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Lumbricals of hand

Other Terms: Lumbricals of hand, Lumbrical muscle group of hand, Musculi lumbricales manus

Muscle parts

None

Latin name

Musculi lumbricales (manus)

Latin muscle parts

None

Group

Hand muscle – intermetacarpal group

Etymology

This muscle’s name in English is the worm muscle. The word lumbrical comes from the Latin lumbricus meaning “worm.”

Origin

First lumbrical from the radial side of the flexor digitorum profundus tendon of the index finger, second lumbrical from the radial side of the flexor digitorum profundus tendon of the middle finger, third lumbrical from the ulnar side of the flexor digitorum profundus tendon of the middle finger and the radial side of the flexor digitorum profundus tendon of the ring finger, fourth lumbrical from the ulnar side of the flexor digitorum profundus tendon of the ring finger and the radial side of the flexor digitorum profundus tendon of the little finger.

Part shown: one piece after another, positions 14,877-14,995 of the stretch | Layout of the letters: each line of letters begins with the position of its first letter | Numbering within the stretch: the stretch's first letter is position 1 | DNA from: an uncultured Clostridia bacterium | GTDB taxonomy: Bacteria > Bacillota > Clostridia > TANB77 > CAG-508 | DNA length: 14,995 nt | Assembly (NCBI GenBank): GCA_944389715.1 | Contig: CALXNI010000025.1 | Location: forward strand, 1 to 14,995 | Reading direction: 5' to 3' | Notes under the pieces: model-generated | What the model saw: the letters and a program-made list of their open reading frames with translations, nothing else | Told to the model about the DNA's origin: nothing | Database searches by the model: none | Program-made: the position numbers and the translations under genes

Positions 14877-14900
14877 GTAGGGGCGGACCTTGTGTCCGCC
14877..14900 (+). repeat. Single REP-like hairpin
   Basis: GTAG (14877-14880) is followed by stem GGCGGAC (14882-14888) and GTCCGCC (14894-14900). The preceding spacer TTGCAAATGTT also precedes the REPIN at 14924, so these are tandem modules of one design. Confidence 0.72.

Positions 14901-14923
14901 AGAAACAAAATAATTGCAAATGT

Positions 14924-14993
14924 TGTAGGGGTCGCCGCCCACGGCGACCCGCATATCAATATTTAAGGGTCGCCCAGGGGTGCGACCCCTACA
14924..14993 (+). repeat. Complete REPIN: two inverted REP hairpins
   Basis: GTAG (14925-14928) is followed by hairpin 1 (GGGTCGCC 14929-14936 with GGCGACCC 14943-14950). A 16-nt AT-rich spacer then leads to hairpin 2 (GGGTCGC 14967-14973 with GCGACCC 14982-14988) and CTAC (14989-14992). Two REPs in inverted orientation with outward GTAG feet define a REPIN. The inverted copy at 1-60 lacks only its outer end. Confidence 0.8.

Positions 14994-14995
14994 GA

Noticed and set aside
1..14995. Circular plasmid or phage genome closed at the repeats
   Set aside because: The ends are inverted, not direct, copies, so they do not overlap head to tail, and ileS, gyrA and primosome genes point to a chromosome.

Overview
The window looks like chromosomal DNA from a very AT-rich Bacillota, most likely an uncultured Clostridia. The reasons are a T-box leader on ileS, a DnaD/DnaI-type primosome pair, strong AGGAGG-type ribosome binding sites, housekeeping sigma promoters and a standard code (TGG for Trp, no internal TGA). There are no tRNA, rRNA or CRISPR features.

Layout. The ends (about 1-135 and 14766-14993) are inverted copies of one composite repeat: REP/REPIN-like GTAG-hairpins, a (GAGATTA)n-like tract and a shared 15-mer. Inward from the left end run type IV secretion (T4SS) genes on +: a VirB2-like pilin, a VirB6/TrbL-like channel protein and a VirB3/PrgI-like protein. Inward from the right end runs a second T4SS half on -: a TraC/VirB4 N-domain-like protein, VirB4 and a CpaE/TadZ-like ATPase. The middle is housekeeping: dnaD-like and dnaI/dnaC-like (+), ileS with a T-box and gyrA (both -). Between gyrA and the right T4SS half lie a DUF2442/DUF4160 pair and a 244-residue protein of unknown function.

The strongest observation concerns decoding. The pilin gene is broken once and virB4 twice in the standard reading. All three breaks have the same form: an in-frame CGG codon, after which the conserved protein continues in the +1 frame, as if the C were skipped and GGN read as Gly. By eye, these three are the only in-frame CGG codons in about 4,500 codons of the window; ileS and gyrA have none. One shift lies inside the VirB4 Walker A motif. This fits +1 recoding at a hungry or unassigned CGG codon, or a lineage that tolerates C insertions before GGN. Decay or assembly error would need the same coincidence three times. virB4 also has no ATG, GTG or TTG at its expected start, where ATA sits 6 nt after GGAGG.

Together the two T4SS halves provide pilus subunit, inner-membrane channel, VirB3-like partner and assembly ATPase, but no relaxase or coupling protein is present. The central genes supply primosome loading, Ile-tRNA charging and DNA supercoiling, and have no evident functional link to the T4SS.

Insertion

Radial side of extensor expansion of digits 2,3,4,5

Action

Weak flexion of the metacarpo-phalangeal joints; extension of the interphalangeal joints; contain numerous muscle spindle receptors and play a important role in proprioceptive sense in the hand.

Nerve supply

Median nerve (C8 and T1) to first and second lumbricals; Ulnar nerve (C8 and T1) to third and fourth lumbricals

Blood supply

The supply to the first two lumbricals is, from proximal to distal, via the radialis indicis artery, the first common palmar digital artery, the first and second dorsal metacarpal and dorsal digital arteries. The third and fourth lumbricals are supplied by the common palmar digital arteries and the dorsal digital arteries.

Latin

Musculi lumbricales manus

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